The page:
So, You guys out there. Stay tuned.
But I wanted to get back again to your project that you were talking about because I think it's, it's a really cool case and it's the sad thing is that this happens over and over and over again. It's so many different companies, people essentially taking information from different sources, pulling that together in, for instance, a spreadsheet or a presentation, and then delivering this to either a different application or to their management. But it, it keeps repeating over and over again. And I think this is, this is a really, a place where RPA can be of tremendous value.
John: [00:14:01] Yes. Yeah, definitely. So I know we're going to sort of touch upon the intelligent process automation as well later on. But that's one of the main benefits of RPA I see, is that it, when it comes to simple tasks, it's very, very good. I'm using these drag and drop workflows, that UI path and Blue Prism means that the entry level or the, the barrier is very low compared to, you know, pure programming.
So what I would. Like to see in the future is that anybody in any sort of company is able to use these work flow tools to automate the simple processes. And that's kind of like a tool in their back pocket. You know? So I could be, maybe not me as an example, but somebody could be working and you know, say the NHS and they see a process that they have to do every NHS. This is exactly what they need. Cause overheads are massive. It's under threat, you know, it's just the way they do . thing. They need to upskill their workers on how to these pretty simple tools because that worker could then say okay, well this is something that I'm doing all the time and I've seen a lot of my time, but I know know how to use Blue Prism, or I know know how to use you UI Path.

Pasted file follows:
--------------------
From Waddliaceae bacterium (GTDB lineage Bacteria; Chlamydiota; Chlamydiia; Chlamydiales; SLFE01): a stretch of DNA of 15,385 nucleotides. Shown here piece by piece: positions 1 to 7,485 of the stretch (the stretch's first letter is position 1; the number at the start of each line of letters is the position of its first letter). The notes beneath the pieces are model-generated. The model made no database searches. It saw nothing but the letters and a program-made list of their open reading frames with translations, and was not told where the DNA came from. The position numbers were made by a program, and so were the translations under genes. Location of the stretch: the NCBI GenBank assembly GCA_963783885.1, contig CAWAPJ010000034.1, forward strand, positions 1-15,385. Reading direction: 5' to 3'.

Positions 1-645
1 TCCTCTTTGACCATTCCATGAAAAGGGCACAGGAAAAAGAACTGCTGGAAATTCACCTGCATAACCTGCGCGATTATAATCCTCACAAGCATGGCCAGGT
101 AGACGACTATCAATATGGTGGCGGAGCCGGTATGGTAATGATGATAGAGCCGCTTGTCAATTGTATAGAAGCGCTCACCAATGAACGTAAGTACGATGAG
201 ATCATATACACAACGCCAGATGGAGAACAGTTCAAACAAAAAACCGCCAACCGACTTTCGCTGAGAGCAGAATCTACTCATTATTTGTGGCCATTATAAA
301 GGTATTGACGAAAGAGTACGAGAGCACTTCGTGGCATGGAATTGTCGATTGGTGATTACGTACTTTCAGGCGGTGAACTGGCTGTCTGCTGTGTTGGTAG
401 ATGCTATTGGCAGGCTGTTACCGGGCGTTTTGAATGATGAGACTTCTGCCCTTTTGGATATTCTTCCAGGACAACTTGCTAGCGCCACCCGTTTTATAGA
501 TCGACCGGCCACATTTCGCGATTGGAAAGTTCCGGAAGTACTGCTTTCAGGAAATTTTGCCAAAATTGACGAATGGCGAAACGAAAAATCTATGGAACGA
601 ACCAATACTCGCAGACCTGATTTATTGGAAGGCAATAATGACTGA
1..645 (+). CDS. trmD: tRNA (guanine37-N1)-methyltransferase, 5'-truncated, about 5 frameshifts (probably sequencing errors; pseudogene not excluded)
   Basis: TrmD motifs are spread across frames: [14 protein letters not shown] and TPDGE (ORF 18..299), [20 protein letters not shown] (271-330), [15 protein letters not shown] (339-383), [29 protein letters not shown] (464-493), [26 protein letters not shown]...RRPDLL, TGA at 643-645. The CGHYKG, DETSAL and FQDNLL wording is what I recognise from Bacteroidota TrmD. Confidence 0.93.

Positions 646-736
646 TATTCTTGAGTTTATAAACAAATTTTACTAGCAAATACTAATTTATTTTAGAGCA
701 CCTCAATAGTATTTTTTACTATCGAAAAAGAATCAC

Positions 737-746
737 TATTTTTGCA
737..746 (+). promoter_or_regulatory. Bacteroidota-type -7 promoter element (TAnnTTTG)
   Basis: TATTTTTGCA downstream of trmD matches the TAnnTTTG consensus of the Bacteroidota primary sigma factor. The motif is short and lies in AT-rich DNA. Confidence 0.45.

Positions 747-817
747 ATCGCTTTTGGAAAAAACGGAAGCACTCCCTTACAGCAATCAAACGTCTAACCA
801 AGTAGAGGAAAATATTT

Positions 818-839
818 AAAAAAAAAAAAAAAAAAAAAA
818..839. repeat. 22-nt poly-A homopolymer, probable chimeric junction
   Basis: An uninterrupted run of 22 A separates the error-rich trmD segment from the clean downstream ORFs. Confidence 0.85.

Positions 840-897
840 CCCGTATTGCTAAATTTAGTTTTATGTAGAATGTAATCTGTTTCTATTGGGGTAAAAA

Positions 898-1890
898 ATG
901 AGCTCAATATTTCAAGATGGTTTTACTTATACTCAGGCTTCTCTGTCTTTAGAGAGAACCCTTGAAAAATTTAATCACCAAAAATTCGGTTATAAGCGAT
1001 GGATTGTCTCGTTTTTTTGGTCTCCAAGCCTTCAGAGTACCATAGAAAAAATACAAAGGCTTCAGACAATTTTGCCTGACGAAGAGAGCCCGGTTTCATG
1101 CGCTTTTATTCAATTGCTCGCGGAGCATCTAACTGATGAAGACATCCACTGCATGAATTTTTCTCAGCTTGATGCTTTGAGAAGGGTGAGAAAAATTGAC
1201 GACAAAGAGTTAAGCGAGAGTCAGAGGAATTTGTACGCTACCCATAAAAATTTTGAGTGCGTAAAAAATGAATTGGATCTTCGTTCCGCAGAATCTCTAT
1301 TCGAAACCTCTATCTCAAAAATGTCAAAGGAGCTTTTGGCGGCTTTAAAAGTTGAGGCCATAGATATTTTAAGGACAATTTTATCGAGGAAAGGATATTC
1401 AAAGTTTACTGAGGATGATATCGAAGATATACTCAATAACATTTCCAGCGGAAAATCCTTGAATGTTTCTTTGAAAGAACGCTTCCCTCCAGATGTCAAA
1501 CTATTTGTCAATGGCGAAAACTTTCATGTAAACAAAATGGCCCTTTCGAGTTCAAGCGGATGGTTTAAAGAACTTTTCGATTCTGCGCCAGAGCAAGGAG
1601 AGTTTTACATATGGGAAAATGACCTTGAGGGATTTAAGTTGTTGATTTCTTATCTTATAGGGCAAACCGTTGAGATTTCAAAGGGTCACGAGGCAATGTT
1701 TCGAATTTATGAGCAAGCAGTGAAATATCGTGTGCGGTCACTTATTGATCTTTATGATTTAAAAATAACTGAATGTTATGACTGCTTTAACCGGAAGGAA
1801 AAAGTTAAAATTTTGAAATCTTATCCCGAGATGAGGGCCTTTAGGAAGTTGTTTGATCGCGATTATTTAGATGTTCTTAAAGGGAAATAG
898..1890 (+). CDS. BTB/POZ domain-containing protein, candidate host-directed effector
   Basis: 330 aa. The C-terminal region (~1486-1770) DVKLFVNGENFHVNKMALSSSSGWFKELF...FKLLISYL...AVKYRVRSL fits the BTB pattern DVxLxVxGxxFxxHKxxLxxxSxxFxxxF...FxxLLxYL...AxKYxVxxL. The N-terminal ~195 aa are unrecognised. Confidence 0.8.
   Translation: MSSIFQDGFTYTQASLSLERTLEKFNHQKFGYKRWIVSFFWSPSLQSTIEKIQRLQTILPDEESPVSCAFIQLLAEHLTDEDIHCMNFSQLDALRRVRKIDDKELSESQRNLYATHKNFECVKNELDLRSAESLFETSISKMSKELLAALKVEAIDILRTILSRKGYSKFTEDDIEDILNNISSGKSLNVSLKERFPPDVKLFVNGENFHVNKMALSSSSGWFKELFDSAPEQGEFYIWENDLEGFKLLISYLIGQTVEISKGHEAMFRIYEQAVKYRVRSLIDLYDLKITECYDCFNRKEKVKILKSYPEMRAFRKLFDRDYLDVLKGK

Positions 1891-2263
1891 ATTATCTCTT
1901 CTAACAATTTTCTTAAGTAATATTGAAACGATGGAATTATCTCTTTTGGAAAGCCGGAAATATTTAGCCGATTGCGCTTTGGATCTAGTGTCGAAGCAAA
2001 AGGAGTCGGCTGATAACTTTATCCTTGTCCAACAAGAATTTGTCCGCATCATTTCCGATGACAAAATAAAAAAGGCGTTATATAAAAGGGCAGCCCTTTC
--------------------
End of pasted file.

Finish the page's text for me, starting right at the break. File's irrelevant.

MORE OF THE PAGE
I'm just going to automate that. the onus should be on the individual, you know, who owns the process to do the RPA in the future. Hopefully when, when things sort of stabilize, I think when the industry stabilizes a bit more, and then people such as ourselves would then look at automating the more complex costs because once a robot goes live that, you know, it's like a child that has to be looked after.